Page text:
In La première nuit, shadows also unleash the potentialities of multiplication and dissemination. In one shot, we witness how an empty platform is progressively populated: first, our hero’s huge shadow appears on the wall; then, the boy himself comes into view, walking behind his own shadow, casting yet a second—smaller and lighter—shadow. During her third apparition, both the girl’s figure and the banister on which she reclines are doubled and magnified in a ghostly fashion by their shadows. All this shadow-play finds a beautiful match in the intense work with light reflections: projected onto windows, vaulted ceilings, and white tiles, these luminous traces are scattered, forming impressionistic patches, painterly fleeting figures that resemble the sparkles glimmering upon the sea on a sunny day.  


Franju was a friend and admirer of the French crime fiction writing team Pierre Boileau and Thomas Narcejac, who worked on the scripts of both Eyes without a Face and Spotlight on a Murderer (1961), as well as earlier providing the source material for Hitchcock’s Vertigo (1958). Under Franju’s express request, they wrote this epigraph for La première nuit: “It only requires a little imagination for the most ordinary gestures to suddenly take on a disturbing significance, and for our everyday surroundings to engender a fantastic world. It is up to each of us to awaken the monsters and fairies …”

These words of introduction have set the basis for many commentaries on the film that emphasize, precisely, the transformative aspect of the space. Indeed, La première nuit starts by depicting the Parisian metro in its everyday activity and, by the end, this space has turned into an oneiric landscape, the scenery of the child’s dreams. But it’s already in the realm of the quotidian that Franju finds the seeds of fantasy. The continuous focus on signs and posters, as well as the emphasis on seriality, become the two main recurring strategies to strengthen the tension between a documentary side and a fictional side, while liberating the surreal potentialities of the place.  

La première nuit has no spoken dialogue, but the film is neither silent nor wordless. Words—informing, exhorting, forbidding—are displayed on panels and signs; they are printed on graphics, posters, advertisements. At the end of Philippe Garrel’s Emergency Kisses (1989), once the central, romantic conflict is resolved and the film is almost over, the female protagonist (Brigitte Sy) sees her amorous rival (Anémone) at the metro station. Sy is on the opposite platform, sitting below a huge sign that reads: ALARME. The effect of this word is uncannily disturbing. Likewise, La première nuit presents a maze of messages and signifiers (“the sun on your walls,” “it’s orange once more,” “Flossmatic,” “climb forbidden,” “danger”) that, once projected into the fiction, operate a poetic, surreal effect of displacement—while inviting us to decipher them in relation to the plot’s events.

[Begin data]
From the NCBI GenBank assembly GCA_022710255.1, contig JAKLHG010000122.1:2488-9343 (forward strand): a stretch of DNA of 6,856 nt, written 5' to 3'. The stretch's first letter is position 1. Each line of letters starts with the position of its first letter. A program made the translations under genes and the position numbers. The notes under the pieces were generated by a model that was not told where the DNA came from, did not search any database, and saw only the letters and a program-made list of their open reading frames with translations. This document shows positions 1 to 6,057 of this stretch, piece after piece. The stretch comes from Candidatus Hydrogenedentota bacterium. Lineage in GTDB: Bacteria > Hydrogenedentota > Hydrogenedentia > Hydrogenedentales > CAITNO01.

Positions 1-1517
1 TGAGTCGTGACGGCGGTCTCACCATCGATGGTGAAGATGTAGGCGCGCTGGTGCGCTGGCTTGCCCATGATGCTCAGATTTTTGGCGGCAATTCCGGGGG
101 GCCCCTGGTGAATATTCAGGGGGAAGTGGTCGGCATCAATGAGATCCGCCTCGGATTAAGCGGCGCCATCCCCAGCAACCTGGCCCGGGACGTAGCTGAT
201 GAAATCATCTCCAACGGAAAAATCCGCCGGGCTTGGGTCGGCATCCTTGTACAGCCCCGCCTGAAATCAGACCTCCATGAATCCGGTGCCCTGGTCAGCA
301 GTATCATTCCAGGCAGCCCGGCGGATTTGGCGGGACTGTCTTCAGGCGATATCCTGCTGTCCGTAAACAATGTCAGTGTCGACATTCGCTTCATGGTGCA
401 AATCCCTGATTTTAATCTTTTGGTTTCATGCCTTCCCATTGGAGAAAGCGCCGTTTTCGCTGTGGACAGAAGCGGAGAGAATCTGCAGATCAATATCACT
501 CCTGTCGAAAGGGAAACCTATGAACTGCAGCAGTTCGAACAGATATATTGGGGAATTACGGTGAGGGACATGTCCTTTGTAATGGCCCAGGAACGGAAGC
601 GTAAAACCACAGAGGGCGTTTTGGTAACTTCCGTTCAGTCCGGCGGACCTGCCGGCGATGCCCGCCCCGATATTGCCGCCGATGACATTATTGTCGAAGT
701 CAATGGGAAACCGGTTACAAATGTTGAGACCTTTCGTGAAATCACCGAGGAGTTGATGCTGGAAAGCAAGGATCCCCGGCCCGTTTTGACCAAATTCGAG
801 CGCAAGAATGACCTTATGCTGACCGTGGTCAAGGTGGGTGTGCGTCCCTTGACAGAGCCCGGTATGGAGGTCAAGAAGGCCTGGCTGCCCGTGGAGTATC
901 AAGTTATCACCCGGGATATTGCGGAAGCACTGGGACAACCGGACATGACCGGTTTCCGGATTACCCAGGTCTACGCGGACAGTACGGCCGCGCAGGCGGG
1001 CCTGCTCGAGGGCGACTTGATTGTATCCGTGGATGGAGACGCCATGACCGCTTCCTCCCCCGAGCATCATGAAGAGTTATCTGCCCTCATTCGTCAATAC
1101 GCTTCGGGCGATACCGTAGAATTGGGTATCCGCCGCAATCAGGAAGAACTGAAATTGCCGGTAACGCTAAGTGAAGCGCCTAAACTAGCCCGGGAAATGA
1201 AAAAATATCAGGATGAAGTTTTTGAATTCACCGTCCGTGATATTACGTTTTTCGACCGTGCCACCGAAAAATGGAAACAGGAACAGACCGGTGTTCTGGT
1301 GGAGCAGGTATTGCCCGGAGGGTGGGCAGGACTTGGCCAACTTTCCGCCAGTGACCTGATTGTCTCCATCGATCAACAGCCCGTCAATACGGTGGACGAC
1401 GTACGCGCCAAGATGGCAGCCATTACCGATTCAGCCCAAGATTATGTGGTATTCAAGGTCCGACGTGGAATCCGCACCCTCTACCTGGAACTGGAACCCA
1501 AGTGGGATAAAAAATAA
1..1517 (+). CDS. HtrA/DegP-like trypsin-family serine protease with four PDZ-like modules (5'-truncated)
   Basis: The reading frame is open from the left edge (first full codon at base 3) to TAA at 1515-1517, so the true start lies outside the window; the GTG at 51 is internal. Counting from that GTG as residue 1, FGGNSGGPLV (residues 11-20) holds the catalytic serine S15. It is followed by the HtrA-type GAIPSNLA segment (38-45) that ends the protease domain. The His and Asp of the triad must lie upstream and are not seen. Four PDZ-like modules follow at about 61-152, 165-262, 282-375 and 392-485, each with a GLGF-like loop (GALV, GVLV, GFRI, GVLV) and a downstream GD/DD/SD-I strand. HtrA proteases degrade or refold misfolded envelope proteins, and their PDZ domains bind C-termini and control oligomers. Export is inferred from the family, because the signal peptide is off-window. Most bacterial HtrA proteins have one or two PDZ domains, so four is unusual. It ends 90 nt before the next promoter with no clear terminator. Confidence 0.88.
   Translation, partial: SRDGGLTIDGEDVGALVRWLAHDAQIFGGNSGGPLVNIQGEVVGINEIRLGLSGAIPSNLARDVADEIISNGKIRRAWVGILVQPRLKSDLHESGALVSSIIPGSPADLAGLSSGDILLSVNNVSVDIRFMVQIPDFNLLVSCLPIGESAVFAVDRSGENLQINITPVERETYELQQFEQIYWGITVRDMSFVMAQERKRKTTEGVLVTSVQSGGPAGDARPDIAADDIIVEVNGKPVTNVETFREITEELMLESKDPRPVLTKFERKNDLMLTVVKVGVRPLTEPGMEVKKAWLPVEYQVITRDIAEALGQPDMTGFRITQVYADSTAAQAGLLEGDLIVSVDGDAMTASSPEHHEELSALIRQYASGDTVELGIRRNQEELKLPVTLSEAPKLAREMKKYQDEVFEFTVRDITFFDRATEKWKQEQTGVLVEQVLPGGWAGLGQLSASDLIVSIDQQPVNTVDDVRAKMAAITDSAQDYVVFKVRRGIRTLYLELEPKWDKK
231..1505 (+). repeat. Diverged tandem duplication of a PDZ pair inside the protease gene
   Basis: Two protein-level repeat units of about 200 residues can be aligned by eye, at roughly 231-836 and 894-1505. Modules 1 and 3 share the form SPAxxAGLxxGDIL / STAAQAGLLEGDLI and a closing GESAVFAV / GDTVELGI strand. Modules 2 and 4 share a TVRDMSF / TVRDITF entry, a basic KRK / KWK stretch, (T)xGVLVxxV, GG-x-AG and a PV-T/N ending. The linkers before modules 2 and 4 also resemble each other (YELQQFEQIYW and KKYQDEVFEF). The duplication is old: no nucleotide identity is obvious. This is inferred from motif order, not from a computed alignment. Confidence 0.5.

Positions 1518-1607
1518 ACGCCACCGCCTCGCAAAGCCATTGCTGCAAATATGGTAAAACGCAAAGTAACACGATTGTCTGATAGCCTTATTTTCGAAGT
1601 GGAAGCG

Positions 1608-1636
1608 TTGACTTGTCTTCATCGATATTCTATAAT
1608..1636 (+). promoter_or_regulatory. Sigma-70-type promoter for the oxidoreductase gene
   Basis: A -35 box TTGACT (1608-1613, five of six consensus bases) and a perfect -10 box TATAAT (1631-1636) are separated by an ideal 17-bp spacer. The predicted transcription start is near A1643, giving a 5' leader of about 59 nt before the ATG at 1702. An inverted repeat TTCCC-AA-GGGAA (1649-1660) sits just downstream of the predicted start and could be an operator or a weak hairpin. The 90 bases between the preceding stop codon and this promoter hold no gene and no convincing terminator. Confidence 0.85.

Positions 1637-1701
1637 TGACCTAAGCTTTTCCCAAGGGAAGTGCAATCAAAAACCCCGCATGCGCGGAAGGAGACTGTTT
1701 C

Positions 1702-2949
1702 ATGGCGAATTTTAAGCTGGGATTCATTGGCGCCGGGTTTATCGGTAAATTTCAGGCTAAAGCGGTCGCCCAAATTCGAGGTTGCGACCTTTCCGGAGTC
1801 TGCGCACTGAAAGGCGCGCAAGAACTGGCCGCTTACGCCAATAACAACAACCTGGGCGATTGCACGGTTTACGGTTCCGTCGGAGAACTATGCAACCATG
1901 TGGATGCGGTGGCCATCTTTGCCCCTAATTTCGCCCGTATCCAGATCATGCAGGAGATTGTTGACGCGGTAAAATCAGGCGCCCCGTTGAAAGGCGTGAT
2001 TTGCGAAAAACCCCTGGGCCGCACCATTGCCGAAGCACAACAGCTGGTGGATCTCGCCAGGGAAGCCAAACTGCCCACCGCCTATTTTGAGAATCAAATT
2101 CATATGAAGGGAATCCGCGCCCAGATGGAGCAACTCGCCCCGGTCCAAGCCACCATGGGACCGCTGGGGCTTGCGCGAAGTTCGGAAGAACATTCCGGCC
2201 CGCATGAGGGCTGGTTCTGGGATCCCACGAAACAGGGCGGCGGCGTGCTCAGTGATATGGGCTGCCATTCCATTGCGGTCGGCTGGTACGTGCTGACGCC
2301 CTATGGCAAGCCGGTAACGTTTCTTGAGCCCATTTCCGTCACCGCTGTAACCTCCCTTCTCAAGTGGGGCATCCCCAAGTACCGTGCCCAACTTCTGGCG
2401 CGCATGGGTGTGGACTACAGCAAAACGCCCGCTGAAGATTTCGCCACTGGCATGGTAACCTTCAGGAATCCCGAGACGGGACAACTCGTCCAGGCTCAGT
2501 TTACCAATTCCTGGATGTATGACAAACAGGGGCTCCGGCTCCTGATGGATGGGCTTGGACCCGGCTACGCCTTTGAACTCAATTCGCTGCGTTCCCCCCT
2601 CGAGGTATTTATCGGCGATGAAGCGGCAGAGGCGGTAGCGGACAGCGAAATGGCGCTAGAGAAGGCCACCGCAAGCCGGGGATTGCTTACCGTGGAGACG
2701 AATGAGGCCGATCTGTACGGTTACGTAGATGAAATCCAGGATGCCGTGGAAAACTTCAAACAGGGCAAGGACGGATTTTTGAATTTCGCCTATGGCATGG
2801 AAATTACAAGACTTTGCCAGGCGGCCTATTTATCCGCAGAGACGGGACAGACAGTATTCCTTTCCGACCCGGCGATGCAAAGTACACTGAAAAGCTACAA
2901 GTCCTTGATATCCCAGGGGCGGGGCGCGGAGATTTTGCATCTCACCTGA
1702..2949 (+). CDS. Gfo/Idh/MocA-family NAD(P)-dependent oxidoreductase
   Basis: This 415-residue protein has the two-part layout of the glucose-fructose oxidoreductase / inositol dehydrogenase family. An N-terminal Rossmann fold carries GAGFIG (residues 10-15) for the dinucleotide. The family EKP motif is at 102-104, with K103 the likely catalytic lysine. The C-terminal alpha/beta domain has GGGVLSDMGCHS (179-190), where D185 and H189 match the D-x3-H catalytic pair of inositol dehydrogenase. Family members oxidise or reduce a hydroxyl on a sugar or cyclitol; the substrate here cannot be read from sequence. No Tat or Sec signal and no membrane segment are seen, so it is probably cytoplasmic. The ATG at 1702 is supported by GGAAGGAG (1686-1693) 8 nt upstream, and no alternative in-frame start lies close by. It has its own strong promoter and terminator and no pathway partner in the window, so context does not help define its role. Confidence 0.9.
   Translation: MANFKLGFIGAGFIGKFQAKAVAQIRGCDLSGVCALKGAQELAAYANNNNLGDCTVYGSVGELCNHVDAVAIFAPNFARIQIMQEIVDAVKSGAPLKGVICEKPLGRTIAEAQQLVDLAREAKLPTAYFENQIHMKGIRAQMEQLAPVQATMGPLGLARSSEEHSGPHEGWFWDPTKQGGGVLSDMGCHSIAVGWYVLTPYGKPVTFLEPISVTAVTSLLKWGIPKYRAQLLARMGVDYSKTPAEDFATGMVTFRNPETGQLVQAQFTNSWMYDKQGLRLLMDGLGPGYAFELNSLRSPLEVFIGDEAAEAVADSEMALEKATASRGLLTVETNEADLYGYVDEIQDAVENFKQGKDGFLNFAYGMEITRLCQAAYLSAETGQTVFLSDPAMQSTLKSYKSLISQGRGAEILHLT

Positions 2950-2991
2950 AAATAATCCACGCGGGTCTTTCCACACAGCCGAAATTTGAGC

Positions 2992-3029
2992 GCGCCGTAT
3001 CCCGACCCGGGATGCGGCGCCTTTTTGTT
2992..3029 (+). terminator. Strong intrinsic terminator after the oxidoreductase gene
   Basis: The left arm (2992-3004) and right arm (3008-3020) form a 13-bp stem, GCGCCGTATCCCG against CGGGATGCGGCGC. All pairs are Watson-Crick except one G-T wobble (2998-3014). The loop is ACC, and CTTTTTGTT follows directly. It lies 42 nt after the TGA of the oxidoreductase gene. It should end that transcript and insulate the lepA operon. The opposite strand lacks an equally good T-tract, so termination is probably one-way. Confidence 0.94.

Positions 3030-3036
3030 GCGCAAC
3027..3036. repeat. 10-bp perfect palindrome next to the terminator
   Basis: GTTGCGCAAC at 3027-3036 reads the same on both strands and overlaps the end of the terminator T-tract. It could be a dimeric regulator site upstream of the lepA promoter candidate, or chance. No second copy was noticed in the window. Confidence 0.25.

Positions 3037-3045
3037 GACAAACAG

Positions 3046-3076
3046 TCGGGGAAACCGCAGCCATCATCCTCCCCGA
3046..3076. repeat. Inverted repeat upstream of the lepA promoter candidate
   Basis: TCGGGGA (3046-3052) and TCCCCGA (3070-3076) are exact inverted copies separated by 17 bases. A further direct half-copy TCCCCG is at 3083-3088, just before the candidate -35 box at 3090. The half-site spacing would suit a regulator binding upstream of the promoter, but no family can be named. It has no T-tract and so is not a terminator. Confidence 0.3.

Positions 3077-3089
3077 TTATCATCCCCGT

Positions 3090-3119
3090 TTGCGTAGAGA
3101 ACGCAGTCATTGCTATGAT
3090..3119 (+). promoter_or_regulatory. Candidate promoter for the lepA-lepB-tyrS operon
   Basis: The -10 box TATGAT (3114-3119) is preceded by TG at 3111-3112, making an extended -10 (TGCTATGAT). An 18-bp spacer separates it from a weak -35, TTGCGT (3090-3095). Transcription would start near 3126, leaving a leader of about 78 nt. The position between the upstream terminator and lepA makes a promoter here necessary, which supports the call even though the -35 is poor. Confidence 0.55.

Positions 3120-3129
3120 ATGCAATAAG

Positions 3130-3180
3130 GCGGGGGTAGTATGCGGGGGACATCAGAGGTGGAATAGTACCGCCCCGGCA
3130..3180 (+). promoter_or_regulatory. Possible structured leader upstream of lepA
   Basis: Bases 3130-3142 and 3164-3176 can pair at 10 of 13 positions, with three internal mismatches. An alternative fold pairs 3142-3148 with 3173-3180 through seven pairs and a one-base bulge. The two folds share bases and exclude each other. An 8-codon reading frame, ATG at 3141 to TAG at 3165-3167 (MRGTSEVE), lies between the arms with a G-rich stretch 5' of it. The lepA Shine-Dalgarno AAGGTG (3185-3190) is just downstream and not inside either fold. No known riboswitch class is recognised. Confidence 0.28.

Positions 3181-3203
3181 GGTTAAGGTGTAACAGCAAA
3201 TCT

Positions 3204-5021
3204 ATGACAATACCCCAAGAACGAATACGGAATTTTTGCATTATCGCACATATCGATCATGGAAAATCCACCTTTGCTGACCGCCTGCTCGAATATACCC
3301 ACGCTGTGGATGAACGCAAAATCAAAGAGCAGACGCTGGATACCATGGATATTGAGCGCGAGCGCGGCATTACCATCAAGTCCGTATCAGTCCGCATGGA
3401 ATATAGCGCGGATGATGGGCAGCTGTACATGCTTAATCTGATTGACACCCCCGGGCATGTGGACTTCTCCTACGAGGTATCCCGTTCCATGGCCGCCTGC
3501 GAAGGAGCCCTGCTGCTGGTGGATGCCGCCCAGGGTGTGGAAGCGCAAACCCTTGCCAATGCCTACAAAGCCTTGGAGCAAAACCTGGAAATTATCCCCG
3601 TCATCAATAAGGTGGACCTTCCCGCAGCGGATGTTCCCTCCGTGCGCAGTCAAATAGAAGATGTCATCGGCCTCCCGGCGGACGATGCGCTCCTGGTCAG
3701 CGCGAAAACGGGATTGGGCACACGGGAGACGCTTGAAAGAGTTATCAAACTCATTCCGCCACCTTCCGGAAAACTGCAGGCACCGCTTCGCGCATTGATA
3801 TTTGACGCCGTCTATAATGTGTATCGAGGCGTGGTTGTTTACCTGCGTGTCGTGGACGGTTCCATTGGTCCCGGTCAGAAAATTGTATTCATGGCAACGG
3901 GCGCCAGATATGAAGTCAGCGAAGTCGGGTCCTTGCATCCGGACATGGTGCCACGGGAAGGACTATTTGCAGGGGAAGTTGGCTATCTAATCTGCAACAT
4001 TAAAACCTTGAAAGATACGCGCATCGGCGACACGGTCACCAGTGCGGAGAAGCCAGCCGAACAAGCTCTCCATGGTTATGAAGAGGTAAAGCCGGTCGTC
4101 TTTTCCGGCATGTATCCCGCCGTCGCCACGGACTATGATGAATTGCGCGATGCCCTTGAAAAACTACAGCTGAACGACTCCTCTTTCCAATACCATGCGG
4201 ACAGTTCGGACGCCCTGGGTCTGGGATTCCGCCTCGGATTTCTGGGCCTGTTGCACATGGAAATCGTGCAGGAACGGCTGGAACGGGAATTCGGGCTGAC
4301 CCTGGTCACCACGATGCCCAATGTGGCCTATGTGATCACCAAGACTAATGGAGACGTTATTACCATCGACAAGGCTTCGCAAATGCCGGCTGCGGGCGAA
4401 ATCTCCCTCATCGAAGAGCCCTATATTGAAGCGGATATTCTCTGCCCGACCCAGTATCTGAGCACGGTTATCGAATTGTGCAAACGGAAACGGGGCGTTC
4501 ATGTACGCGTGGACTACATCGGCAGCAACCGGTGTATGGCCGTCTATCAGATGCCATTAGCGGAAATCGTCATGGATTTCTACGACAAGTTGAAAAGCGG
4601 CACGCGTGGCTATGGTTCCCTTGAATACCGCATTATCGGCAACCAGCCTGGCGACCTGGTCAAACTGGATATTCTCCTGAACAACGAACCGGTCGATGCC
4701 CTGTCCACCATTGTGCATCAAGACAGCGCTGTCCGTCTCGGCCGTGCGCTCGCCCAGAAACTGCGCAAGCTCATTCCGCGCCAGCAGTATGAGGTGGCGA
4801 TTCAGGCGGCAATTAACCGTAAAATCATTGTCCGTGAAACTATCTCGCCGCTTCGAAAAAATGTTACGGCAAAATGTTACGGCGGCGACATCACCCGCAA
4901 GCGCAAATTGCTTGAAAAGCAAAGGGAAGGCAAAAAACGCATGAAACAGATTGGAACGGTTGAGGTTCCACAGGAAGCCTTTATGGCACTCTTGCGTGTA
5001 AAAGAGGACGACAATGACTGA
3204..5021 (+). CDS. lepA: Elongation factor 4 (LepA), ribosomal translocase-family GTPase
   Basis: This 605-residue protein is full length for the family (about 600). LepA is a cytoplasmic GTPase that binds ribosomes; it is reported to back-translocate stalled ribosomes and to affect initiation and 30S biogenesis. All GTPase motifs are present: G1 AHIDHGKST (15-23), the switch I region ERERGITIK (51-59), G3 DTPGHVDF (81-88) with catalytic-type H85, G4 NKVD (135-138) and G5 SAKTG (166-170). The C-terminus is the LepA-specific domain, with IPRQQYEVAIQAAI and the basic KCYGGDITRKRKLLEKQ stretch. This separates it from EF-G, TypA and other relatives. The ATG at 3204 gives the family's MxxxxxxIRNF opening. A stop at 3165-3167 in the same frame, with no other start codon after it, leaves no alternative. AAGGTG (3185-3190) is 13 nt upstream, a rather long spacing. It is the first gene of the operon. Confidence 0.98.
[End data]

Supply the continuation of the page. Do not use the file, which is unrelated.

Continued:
Franju’s second strategy involves the use of serial repetition. I’ve already commented on the serial layering of shadows, reflections, and a variety of light sources. But serial repetition is everywhere in this film: queues of passengers, strings of stairs, corridors that give way to more corridors, tubes that connect with other tubes, metallic structures that replicate the same template again and again, identical posters arranged in a row, lines of pristine tiles, lines of trains, and lines of carriages. Seriality is the main aesthetic marker of La première nuit and the central motif of its graphic compositions.

When the metro’s closing time approaches, the transportation activity lessens and the space is progressively emptied out. A group of women, running to catch the last train, pass the boy who walks in the opposite direction. Franju introduces two spectral shots of the space: the camera, in slow motion, sways from side to side as it moves along the corridors, revealing nothing but lines of identical lamps, posters, cables, and tiles. Our hero hides from a security guard patrolling on his bike, and peeps at a small group of workers lined-up along the rails, operating soldering machines that produce a line of identical sparks. Later, the boy ventures into a tunnel and dodges a group of rats. Finally, he falls asleep among the lines formed by banisters, escalators, and tiles. This dormant city with its motors in stand-by distills an eerie calm. Only the skeleton of its seriality survives.